Sinclair ZX Spectrum +2A and +2B


The Spectrum +2A replaced the previous Spectrum +2 model in 1987 (actually coming to market just after the Spectrum +3).  The case was restored to the traditional Spectrum black making it easily distinguishable from the old grey model.

Although it kept the same name, it sported a completely redesigned motherboard based around the new Amstrad +3 4.1 ROM model with a much reduced chip count.

Essentially the +2A was a Spectrum +3 (as can be seen from the reference to +3 BASIC in the start up menu) with a cassette deck replacing the disk drive and so had two more 16K ROMs.  One held the second part of the reorganised 128 ROM and the other contained the +3's disk operating system which went unused of course on the the +2A and +2B.  The two new ROMs and the original two 16K ROMs were physically combined into two 32K chips.  The keypad scanning routines were also removed (not used since the days of the Spanish Spectrum+ 128).


Bank switching of memory was improved allowing the ROM to be paged out for another 16K of RAM at the bottom of the address space to permit the use of CP/M (on the Spectrum +3).

Several changes were also made on the bus and of course all this little lot caused many more incompatibilities with older software - even some written specifically for the 128K machines!

The Spectrum +2B did have some minor revisions over the +2A (the main board was at Issue 4 for the +2B), but the main thing of any significance was a move of manufacture to from Hong Kong to Taiwan.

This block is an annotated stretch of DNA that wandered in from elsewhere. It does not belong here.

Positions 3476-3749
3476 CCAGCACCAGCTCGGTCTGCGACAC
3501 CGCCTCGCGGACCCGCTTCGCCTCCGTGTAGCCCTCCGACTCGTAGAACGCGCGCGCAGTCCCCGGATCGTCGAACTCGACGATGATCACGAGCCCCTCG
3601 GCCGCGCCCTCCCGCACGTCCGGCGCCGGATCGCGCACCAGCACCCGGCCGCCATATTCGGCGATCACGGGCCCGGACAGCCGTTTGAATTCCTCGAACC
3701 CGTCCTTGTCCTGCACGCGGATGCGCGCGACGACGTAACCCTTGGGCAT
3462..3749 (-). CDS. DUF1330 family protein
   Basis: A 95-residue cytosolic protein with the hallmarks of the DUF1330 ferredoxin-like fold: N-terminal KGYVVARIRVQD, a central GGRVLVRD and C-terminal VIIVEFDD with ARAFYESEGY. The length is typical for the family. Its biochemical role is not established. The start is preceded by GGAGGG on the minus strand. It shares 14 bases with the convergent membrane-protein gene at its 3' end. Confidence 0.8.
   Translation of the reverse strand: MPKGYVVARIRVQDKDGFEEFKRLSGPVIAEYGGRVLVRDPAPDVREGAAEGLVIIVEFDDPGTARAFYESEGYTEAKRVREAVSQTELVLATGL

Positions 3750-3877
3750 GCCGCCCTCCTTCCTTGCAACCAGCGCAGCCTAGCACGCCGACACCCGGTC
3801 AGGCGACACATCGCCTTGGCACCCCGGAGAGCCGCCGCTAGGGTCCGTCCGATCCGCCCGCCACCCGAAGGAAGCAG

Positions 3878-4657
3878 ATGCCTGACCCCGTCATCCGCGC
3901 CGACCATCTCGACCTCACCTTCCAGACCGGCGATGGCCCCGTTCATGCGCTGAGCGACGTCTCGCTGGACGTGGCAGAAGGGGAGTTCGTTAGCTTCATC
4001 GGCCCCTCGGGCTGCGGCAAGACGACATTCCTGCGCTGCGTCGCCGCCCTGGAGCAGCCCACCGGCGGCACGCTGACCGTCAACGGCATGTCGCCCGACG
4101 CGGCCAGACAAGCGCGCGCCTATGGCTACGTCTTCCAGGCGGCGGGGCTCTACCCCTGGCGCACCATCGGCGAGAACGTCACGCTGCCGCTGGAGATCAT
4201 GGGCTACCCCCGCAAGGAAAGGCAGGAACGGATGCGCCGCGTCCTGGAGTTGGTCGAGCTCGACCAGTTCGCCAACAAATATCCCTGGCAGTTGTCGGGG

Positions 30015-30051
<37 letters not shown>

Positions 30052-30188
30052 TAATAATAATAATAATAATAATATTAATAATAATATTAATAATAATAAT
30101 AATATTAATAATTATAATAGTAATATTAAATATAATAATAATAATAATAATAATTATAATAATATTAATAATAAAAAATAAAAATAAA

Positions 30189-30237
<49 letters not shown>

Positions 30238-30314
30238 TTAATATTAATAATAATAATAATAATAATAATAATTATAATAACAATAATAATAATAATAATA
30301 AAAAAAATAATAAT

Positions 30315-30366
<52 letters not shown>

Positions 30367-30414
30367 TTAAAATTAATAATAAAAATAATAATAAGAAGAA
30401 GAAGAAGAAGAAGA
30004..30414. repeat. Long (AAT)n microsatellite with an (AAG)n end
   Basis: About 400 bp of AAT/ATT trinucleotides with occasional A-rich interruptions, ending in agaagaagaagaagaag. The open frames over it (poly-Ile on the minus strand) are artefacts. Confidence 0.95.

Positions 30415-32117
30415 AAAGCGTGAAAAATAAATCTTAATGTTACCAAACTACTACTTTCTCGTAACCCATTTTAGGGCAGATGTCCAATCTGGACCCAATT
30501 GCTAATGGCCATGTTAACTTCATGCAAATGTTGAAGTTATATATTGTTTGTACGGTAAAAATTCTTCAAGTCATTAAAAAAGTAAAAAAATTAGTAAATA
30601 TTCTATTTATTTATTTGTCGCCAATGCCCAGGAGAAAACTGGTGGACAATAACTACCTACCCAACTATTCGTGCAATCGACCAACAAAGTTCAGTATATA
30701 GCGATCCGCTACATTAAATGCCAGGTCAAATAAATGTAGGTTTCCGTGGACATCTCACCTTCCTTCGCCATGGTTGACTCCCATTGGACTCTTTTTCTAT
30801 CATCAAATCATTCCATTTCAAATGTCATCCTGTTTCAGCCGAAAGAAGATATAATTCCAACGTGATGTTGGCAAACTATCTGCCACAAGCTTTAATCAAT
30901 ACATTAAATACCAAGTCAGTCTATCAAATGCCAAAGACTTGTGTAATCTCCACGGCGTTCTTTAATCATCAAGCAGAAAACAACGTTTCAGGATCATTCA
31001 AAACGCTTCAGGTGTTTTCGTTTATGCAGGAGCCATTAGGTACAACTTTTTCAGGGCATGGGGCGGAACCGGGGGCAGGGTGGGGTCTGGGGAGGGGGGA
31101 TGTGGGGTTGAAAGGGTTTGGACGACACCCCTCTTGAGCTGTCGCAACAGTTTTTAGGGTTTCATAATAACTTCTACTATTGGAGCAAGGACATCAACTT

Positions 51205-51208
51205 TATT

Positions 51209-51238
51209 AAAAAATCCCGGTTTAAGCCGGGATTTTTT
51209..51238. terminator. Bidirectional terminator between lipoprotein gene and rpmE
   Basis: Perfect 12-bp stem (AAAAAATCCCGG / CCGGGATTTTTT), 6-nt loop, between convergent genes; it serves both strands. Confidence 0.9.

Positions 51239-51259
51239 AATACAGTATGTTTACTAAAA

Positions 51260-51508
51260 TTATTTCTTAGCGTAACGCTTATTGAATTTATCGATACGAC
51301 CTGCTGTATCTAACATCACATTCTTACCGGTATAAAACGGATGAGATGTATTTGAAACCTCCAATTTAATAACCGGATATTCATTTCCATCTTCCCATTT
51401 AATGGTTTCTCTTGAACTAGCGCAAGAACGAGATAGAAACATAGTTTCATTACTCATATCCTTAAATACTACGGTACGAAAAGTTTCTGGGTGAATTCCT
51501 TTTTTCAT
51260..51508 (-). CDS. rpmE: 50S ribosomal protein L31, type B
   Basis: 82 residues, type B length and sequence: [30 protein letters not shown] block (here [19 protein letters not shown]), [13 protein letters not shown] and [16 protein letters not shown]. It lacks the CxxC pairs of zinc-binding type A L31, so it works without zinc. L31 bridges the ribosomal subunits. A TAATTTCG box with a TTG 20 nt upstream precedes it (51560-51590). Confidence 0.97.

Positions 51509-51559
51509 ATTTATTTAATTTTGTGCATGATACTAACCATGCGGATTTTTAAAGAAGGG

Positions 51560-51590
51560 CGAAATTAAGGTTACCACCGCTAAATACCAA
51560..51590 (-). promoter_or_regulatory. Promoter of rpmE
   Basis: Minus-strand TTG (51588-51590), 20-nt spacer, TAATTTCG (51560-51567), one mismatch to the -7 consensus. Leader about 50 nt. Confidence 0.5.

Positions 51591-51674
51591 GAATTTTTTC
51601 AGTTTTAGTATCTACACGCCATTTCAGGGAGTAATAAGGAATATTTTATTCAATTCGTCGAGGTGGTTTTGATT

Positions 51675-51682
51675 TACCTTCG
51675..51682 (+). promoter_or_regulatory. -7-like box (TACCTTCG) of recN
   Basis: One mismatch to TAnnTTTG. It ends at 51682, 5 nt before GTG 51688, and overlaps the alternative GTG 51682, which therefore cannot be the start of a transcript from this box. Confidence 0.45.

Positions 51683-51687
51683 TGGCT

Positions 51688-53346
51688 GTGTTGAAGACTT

Technical Details

  • CPU: Z80A
  • Speed: 3.5MHz
  • ROM: 64KB (32K for 128K mode, 16K for 48K mode, 16K for +3DOS)
  • RAM: 128KB (8 x 16K banks)
  • Full-stroke 58 key Keyboard (same layout as Spectrum+)
  • Colour Graphics
  • Sound - 3 Channels, 7 Octaves (Yamaha AY-3-8912)
  • RGB, RS232/Midi
  • Local price at launch: £200

Problems and Issues

The cassette mechanism on the +2A and +2B models was superior to that used on the earlier grey +2 model and generally more reliable, however, the drive belt does need changing as it suffers the same "kink" and stretching with age as its predecessor.  See the Spectrum +2 Technical Information page here.
Similarly, the read and write heads will almost certainly need a good clean with alcohol and a chamois stick.
The +2A and +2B models only have one belt however, which is identical to the large belt on the Spectrum +2.

Programs will not load at all
Another problem which I see more and more frequently with the +2 and +2A units is a complete failure to load a program and no visible loading border or loading sound.
This can be a faulty play head, but most often the problem is temporarily cured by sharply banging the spectrum sharply again the table it is sat on.  The loading border then appears and the usual sound can be heard.  Pressing down with your thumb on the case at the bottom left of the cassette flap during loading also often temporarily cures the problem, but standing there with your thumb aching for 10 minutes is hardy a cure...

The problem is due to a "dry" solder joint in one or more of the soldering lines on the cassette drive controller board - usually the joints for the red and white wires which connect the read and write heads. 


The standard of soldering on assembled items like the cassette on these machines was variable to say the least, and at the point where the leads from the play head meet the cassette drive controller board, the solder is a dull grey colour, rather than the shiny metallic colour it should be.  Poor solder technique using insufficient flux often causes this "oxidation" effect and over time, the joint breaks down and electrical contact is lost.